Home sweet home. Or is it?

How to decide if you should move or stay in your home after divorce.

By:
Aynsley Jurson
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Your home is your sanctuary from the outside world. The place where you make memories with your family, express your style and celebrate milestones with the people you love. It’s also likely to be your most valuable financial asset.

It’s no surprise then that during a divorce one of the biggest questions will be – who gets the house? But the questions don’t stop there. If you get the house, you’ll need to decide whether to stay put or move. It’s a big decision and there are a few things you need to consider.

Will the familiarity comfort you or compromise your wellbeing?  

Being surrounded by memories of your children growing up is lovely – the hallway where they took their first steps, the playroom where they held their first tea party with their toys, the backyard where they’ve celebrated birthdays and etched their names in the tree trunks. There can also be a downside to being surrounded by memories, particularly if your relationship with your spouse was toxic.

Your home was the place where your relationship began to unravel and eventually fall apart. If the memories of your marriage are painful, moving into a new place might be exactly what you need for a fresh start. A place to make new memories, and explore your newfound independence.

Can you afford it?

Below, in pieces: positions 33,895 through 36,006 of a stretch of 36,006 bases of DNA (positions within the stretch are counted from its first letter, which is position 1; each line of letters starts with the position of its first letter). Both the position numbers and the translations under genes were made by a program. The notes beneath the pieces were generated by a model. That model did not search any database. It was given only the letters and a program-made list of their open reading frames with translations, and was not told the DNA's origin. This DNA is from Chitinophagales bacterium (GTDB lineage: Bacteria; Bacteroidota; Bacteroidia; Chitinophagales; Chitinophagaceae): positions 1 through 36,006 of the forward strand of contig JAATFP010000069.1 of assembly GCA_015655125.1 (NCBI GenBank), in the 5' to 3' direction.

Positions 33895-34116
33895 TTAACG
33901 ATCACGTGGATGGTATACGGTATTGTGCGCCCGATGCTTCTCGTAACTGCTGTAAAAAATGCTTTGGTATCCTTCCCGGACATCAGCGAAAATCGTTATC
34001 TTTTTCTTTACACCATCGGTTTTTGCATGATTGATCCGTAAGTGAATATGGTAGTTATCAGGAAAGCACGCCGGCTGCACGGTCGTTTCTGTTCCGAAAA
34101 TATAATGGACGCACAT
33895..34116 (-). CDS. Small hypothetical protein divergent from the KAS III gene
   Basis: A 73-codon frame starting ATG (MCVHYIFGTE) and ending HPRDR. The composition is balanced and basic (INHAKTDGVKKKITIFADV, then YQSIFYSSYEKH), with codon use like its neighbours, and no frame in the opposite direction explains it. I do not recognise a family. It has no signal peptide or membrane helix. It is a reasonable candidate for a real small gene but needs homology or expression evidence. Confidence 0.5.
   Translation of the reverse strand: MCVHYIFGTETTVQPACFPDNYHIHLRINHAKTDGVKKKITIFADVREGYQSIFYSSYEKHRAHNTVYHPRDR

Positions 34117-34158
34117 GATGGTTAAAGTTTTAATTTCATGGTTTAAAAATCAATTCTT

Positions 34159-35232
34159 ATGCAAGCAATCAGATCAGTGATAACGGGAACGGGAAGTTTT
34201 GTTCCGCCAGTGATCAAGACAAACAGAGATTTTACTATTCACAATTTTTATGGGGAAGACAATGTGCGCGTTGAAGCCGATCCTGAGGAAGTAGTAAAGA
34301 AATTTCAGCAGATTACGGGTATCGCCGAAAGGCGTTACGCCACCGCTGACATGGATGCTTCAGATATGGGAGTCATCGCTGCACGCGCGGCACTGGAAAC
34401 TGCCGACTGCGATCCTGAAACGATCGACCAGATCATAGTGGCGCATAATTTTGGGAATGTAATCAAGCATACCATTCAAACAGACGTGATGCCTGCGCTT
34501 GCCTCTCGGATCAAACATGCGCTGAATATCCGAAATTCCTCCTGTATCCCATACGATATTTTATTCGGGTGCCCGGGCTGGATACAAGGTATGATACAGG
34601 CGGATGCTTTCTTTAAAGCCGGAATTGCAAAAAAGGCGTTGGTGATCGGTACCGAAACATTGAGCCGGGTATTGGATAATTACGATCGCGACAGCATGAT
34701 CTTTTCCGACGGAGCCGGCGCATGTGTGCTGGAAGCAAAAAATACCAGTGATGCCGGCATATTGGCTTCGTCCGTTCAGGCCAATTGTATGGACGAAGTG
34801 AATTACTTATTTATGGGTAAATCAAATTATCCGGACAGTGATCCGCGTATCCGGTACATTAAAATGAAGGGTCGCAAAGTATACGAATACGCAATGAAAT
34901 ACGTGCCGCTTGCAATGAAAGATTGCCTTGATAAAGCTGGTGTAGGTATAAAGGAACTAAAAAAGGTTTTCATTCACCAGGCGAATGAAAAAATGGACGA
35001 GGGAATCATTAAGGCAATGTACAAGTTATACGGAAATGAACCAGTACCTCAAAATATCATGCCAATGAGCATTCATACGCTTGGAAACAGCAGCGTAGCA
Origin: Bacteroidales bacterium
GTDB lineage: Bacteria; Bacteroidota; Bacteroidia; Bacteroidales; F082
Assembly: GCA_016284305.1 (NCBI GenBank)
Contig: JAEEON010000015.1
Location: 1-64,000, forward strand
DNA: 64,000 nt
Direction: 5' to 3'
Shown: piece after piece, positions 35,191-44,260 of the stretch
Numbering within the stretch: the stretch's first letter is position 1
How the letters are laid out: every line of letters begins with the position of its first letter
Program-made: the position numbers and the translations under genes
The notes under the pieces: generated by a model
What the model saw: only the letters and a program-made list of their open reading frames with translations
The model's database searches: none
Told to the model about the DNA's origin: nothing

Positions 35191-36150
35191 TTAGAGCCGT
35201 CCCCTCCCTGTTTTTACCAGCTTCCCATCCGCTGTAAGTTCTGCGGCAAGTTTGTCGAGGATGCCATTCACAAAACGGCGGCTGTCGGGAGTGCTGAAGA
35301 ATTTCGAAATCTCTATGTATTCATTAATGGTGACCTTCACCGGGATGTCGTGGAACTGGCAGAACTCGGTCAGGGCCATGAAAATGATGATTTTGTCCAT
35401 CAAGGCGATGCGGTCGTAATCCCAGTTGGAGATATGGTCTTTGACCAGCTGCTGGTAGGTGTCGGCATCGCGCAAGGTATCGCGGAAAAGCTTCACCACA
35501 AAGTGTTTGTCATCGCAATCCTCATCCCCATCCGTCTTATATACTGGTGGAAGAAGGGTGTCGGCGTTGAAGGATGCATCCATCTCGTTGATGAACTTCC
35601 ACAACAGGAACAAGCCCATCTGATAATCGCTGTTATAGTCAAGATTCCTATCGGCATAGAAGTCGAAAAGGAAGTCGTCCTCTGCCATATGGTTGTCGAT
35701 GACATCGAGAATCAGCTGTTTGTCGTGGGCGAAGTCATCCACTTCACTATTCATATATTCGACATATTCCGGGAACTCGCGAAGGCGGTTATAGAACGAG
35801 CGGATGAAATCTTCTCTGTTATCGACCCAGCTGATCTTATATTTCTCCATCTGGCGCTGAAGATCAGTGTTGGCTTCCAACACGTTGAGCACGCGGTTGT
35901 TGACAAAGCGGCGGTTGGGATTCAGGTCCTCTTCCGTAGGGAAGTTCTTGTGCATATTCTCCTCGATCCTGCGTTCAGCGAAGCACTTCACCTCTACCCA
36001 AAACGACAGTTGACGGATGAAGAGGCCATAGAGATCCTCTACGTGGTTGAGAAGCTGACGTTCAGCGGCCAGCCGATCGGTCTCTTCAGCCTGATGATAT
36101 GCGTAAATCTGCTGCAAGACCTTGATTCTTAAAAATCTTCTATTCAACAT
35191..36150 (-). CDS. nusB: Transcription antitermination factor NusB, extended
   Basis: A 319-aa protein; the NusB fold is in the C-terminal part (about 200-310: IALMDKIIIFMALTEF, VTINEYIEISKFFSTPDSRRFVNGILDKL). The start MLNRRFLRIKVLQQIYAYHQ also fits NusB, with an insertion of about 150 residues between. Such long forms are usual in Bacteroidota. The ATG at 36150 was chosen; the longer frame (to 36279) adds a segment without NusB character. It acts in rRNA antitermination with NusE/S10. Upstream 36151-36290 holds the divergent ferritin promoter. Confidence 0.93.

Gaining ownership of the family home might feel like a victory but you need to carefully consider whether it’s one that will serve you long term. Can you afford the maintenance, rates and bills associated with the house? If you have a mortgage, can you afford the repayments on your own? What expenses do you have coming up – school fees, personal development courses, family holidays – that you’ll need cash to pay for? What financial flexibility have you traded off?

If your home comes with a heap of financial stress, it may not be worth holding on to. Think about your long term goals, your overall wellbeing and how much liquid cash you need to move on. Moving into a smaller home that is less costly to run might take a huge weight off your shoulders.

How much maintenance is involved?

Do you have a large garden that needs regular mowing and maintenance? Does the timber deck need to be stripped back and stained every Summer? Is the house starting to look tired and in need of painting, restumping and sprucing up?

When there are two adults living in a home, it’s easy to divvy up the maintenance tasks and get it done. Or if there were two incomes you might have paid for help in this area.  But it can all get a bit much when it’s down to you, particularly if your spouse tended to handle more of the maintenance tasks. Yes, you can outsource these things but it can be costly. Spending your weekends in the garden might be right up your alley but if you’d rather be enjoying brunch with friends or taking the kids for weekends away, you may be better off in a more low maintenance home.


How will it affect your kids?